Pakistani Christians across the globe are mourning their lost and injured on the 2nd anniversary of the Peshawar twin bomb attack (click here) which killed over 100 people and injured over 250 more, an incident labelled the worst attack on Christians in the nation.
The unwarranted and unprovoked attack was simply an act of violence against the innocent Christian minority who are treated as anathema in a nation where they are deemed untouchables. On the morning of the 22nd September 2013 parishioners had been attending a packed service with an attendance in excess of 3000. Afterwards, as they were entering the forecourt of the church where food was being served, two men in army uniforms entered the premises and started handing out sweets to children. As the parents gathered to see what was happening one bomb exploded then another and bodies were simply strewn across the forecourt.
Those who were uninjured called emergency services and then helped the wounded as best they could. Juliet Chowdhry a trustee of the BPCA lost thirteen members of her family in the blast. She said:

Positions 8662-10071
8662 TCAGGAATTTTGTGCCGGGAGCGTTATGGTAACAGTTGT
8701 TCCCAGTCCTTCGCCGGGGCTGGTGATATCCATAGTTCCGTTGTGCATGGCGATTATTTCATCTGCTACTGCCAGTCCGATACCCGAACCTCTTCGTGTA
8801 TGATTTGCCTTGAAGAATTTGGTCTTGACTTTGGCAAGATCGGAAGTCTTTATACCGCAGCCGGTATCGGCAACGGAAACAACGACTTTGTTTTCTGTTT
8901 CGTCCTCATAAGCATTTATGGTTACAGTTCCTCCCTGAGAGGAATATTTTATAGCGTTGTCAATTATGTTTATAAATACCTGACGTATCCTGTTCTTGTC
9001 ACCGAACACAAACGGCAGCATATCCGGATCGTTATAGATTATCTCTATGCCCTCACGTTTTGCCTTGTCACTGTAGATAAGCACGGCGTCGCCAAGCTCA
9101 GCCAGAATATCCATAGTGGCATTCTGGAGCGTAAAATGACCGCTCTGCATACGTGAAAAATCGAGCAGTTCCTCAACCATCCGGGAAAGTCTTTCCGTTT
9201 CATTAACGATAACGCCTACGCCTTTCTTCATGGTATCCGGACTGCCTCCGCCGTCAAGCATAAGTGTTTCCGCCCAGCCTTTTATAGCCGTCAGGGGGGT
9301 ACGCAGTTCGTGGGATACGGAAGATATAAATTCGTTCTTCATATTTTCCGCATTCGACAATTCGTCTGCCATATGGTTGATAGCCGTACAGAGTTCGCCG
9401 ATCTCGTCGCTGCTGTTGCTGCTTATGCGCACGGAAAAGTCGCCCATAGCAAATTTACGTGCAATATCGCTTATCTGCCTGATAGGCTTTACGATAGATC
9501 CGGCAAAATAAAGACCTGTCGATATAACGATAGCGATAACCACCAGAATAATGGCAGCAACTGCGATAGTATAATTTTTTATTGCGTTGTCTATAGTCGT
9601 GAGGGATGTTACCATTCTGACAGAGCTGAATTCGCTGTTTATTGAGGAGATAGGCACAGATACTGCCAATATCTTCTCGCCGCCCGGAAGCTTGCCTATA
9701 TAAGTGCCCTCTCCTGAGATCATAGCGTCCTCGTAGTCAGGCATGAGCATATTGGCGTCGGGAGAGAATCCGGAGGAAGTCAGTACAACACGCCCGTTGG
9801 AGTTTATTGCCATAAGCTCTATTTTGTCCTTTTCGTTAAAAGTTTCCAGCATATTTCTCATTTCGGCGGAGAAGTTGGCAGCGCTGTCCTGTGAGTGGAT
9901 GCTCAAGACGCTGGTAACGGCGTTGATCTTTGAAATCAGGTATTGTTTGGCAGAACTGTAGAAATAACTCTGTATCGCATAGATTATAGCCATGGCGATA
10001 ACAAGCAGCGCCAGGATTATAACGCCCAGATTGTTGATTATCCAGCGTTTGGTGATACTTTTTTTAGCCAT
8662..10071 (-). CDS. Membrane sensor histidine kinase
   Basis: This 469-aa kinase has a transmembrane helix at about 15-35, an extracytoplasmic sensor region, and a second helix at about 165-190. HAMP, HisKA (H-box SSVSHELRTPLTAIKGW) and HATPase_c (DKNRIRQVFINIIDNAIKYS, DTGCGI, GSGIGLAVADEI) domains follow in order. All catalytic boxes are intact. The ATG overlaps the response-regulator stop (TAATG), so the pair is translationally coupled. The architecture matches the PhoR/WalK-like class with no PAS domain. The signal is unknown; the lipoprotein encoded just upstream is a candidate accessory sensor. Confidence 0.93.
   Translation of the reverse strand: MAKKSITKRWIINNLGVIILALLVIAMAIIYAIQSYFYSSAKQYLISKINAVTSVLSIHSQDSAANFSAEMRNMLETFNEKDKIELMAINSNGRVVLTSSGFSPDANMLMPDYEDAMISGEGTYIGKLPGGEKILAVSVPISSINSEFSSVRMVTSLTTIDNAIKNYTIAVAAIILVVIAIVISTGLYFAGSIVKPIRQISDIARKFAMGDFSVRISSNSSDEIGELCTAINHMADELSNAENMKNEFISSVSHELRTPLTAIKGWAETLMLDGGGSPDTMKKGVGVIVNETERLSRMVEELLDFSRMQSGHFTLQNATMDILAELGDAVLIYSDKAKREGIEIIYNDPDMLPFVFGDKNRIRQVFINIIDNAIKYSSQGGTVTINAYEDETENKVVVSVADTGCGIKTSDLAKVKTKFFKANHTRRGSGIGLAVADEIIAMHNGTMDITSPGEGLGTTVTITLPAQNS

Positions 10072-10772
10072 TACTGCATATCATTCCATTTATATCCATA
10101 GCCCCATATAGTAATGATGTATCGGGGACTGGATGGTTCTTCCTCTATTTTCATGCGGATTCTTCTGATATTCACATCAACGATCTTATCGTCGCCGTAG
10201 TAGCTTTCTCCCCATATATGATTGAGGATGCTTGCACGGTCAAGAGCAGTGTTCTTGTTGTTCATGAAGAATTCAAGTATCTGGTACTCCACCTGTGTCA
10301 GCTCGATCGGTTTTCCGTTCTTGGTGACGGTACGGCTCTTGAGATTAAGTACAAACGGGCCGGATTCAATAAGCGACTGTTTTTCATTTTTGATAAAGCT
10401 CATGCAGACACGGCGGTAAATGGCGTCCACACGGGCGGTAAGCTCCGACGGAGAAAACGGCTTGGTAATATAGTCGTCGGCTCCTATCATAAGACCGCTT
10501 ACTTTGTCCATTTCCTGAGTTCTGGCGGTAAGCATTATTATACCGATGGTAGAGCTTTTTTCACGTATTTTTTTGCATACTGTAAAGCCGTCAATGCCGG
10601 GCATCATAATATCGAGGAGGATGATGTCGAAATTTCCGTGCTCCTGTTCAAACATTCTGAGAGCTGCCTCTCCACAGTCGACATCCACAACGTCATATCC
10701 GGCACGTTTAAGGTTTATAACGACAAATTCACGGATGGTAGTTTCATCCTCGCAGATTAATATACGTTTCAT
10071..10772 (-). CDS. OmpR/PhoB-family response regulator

“The pain of that day lives on in our memories we cried as a community and individually. Pakistani Christians across the globe lost someone that day: a member of their family, a friend, or the family member of a friend – faces we will not see again till our own end comes. Many victims suffered horrible painful deaths and all because they chose to love our Lord Jesus. Christians suffer daily in Pakistan yet our pain and our suffering remains a dirty secret that western governments choose to hide.”
Despite the impact of the twin bomb attack in Peshawar, and the more recent twin church bomb attack in Lahore on 15th March 2015 (click here), where brave volunteer Christian security teams saved hundreds from a similar fate, yet 29 innocent people still lost their lives, Britain refuses to accept that Pakistani Christians are persecuted. In their February 2015 Home Office Policy statement Britain suggest that Pakistani Christians are severely discriminated against, but not persecuted. This stance is contrary to the risk profile by senior academics across the globe and ignores the fact that 700 Christians girls are kidnapped, raped and forced into Islamic marriage every year, a stat produced by Pakistan based Muslim NGO ‘Movement of Solidarity and Peace.’ The Home Office report also fails to recognise that over 15% of recorded blasphemy charges are laid against Christians, who only make up 1.6% of the demographic of Pakistan – a huge disparity and evidence enough of targeting. A government quango the ‘Pakistan Telecommunications Authority’ have banned texting of the words “Jesus Christ”, and many churches have been forced to hold meetings at times and days least offensive to local Muslims, with those meetings presided over by local police.